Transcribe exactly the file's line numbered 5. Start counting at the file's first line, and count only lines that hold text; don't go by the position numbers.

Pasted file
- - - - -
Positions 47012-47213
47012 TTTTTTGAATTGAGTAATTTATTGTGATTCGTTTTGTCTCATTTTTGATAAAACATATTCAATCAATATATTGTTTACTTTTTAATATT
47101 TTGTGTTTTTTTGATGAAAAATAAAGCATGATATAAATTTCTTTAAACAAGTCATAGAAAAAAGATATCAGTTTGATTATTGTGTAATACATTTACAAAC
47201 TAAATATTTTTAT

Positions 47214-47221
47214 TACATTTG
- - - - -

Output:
Positions 47214-47221